Walleye hatches were exceptional in 2023


Results from Lake Erie trawl surveys revealed that walleye hatches were exceptional and yellow perch hatches were below average in 2023, according to the Ohio Department of Natural Resources Division of Wildlife.

Although the yellow perch hatch was below the long-term average, anglers in the western basin of Lake Erie can expect some seasonally good fishing for yellow perch during the summer of 2024.

Data from annual trawl surveys conducted by the Division of Wildlife are combined with those collected by the Ontario Ministry of Natural Resources and Forestry to indicate the combined success of spawning and early life survival of walleye and yellow perch in the western basin. In the central basin, Ohio’s trawls are used in conjunction with other agency surveys to gauge hatch success.

Results allow biologists to estimate how many young fish will enter the catchable population two years later. These indices are a key piece of information used by the inter-agency Lake Erie Committee of the Great Lakes Fishery Commission to determine annual levels of safe harvest for walleye and yellow perch.

In an unprecedented run of great walleye hatches, four of the survey’s top five hatches have occurred during the past six years. The 2023 western basin walleye hatch index was 132 fish per hectare (a standard measure of catch per area), well above the average of 56, the fifth largest in the survey’s 36-year history.

In the central basin, a trend of exceptional walleye hatches continued with a survey result of 42 young-of-year walleye per hectare, well above the average of seven per hectare. This was the second highest of 34 survey years. Central basin walleye hatches are likely a small component of the lake-wide population, but tagging studies suggest that fish hatched in the central basin spend more time there compared to migratory walleye from the western basin. Good central basin walleye hatches provide local fishing opportunities when large schools of migratory walleye have left.

The western basin yellow perch hatch was below average but should contribute to the above-average population. The Ohio-Ontario survey index was 381 young-of-year yellow perch per hectare, below the average of 464. This year’s results rank 18th of the survey’s 36 years. In 2023, mid-summer and late fall yellow perch fishing in the western basin provided the best angler harvest rates observed in years. Hatch contributions from previous years should continue the trend of good yellow perch fishing in 2024.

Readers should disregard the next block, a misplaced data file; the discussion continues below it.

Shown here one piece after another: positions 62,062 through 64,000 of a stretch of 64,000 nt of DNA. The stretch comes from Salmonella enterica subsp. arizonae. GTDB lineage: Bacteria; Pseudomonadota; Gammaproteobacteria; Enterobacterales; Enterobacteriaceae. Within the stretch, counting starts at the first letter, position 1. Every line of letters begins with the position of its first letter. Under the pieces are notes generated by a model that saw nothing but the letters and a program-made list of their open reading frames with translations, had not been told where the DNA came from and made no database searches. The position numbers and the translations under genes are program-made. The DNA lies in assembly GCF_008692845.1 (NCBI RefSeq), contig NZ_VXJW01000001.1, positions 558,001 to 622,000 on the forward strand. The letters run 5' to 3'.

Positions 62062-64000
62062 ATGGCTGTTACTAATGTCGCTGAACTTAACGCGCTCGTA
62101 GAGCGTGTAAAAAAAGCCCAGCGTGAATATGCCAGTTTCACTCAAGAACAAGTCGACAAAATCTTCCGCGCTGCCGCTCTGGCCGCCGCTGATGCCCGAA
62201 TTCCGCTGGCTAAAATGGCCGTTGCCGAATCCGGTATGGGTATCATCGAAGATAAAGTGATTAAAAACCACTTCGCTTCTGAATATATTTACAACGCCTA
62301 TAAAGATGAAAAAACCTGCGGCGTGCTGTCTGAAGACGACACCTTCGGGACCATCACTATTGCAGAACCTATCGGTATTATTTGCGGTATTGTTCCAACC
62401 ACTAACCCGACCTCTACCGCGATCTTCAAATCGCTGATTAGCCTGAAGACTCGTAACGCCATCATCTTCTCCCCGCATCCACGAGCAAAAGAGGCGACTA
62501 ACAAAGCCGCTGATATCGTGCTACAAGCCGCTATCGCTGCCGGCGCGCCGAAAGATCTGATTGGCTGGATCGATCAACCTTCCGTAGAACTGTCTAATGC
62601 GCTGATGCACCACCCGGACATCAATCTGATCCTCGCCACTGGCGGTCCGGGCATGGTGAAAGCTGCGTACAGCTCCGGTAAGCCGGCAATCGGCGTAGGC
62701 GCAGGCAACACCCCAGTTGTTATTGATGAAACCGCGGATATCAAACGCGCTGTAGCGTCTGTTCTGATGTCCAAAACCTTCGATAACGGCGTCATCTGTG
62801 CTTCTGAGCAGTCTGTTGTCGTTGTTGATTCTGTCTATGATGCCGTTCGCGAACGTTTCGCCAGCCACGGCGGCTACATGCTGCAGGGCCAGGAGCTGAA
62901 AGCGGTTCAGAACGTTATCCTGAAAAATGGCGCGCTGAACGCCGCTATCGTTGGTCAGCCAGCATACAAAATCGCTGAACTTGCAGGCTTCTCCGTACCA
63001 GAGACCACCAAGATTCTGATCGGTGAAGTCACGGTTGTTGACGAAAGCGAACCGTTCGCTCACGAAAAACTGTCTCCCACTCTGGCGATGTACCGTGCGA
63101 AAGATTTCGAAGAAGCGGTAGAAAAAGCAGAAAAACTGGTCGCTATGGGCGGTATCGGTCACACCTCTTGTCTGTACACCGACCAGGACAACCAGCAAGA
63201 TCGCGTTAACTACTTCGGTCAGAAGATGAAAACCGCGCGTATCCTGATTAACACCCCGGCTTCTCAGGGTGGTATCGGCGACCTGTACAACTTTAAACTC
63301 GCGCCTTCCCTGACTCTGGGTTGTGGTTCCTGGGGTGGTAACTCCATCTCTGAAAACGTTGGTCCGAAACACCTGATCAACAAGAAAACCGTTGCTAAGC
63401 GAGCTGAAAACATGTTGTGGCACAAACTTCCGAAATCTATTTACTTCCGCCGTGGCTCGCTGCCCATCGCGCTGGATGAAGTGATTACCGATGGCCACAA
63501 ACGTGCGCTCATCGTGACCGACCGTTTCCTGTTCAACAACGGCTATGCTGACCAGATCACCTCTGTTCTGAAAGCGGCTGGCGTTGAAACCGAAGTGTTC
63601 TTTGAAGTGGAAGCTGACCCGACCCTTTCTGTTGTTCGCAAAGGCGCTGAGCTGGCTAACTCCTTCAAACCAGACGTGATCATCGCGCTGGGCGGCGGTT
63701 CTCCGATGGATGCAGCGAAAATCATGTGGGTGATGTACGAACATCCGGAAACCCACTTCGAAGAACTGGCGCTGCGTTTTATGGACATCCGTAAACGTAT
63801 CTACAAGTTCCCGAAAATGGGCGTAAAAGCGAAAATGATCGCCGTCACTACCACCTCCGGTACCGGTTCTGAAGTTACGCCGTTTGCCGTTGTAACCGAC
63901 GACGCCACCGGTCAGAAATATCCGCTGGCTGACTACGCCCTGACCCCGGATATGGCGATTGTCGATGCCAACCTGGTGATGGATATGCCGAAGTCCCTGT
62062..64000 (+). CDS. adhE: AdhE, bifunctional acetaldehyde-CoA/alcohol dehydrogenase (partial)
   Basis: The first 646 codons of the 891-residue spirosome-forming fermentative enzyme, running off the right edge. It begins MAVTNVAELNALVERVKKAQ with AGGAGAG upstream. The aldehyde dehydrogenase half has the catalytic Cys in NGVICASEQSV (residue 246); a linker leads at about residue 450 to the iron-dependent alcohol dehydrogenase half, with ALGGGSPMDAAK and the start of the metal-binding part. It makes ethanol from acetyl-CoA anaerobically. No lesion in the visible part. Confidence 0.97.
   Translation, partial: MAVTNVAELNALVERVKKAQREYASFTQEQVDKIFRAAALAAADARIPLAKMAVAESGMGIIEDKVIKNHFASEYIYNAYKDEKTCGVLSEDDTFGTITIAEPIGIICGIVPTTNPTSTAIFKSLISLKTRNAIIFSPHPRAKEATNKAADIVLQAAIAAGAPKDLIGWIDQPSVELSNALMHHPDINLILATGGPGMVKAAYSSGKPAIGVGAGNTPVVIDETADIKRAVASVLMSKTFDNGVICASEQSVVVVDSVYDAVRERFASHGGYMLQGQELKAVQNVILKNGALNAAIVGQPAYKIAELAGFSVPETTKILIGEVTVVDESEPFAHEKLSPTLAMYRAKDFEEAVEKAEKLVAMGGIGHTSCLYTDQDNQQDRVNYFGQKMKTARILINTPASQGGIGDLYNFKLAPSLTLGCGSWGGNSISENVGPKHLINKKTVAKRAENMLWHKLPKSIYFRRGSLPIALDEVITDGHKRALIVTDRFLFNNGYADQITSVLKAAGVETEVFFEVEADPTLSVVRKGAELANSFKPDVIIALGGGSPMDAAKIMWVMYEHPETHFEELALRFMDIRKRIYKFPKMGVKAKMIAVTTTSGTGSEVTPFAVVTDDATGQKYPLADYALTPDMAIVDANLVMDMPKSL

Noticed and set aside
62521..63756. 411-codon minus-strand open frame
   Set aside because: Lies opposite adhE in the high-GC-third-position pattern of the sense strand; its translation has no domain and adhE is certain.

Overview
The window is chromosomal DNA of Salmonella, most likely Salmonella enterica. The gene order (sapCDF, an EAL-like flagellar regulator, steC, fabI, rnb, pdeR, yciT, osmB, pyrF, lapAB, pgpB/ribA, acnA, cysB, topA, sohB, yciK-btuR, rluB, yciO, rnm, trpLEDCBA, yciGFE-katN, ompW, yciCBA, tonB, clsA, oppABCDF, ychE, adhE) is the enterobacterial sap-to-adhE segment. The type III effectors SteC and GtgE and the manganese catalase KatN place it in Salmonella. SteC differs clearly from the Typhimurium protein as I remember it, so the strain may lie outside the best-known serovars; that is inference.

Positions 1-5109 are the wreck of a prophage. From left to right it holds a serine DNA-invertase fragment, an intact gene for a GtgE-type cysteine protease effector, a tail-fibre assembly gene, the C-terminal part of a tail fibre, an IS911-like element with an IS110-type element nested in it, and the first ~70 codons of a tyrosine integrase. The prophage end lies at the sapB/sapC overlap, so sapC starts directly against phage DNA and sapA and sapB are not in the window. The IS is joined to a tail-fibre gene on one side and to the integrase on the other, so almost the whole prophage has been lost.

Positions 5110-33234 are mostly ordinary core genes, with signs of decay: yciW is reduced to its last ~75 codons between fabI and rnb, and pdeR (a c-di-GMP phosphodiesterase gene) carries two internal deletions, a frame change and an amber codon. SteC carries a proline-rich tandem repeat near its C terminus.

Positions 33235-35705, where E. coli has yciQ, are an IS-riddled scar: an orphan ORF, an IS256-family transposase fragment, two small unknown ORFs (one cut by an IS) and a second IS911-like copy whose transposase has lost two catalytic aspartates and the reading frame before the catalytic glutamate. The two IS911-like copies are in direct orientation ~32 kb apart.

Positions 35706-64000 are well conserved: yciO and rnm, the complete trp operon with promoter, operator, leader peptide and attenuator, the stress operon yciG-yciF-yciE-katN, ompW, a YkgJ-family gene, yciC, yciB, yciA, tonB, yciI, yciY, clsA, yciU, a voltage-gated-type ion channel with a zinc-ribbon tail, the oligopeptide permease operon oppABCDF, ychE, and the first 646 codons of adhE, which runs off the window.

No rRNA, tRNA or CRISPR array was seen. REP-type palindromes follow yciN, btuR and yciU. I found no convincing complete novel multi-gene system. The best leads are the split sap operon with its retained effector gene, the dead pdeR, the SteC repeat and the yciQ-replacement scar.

The central basin is split into two management zones for yellow perch, the central zone (Huron to Fairport Harbor) and the east zone (Fairport Harbor to the Ohio-Pennsylvania border). Hatch results were below average for both zones. The central zone index of 13 young-of-year perch per hectare was below the average of 38, and the east zone index of three per hectare was below the average of 37. The central and east zone hatches ranked 20th and 28th of the 34 survey years, respectively. Limit catches of large yellow perch were again common in the late fall near central basin harbors in 2023, indicating that good seasonal opportunities still exist despite lower populations.

Variability in regional hatch success is expected on Lake Erie because of the size of the lake, differences among basins, and prevailing weather conditions. Hatch success is largely determined by the timing and availability of favorable conditions for both spawning and survival of newly hatched yellow perch in the spring and summer. Strong lake-wide yellow perch hatches are rare. It is common to observe poor hatches in the central and east zones when those in the west zone are better. When conditions favor the central basin, the pattern is anticipated to reverse. Long-term data support these observations.

• Hunters across Ohio harvested 15,469 white-tailed deer during the extra weekend of deer gun hunting on Saturday and Sunday, Dec. 16-17, according to the ODNR Division of Wildlife. During the two-day gun weekend over the last three years, hunters checked an average of 13,329 deer. In 2022, the weekend total was 15,164.

During the gun weekend, hunters checked 4,408 bucks (29% of the harvest), 9,130 does (59%), and 1,639 button bucks (11%). Bucks with shed antlers and bucks with antlers less than 3 inches long accounted for 1% of the harvest, or 292 deer. Straight-walled cartridge rifles have become increasingly popular since becoming legal for Ohio deer hunting in 2014. Over the weekend, 9,586 deer were taken with straight-walled cartridge rifles, or 62% of the total. Additionally, 30% of the weekend’s successful hunters used a shotgun, 5% used a muzzleloader, 2% used archery equipment, and less than 1% used a handgun.

Following the weekend, gun hunters have checked a total of 96,136 deer this year, including 10,039 deer checked by youth hunters Nov. 18-19. Archery hunters have harvested 89,823 deer through Sunday, Dec. 17, bringing the season total for all implements to 185,959 deer.

Until next time, Good Hunting and Good FIshing!

Ken Parrott is an Agricultural Science teacher with Northmor High School.

No posts to display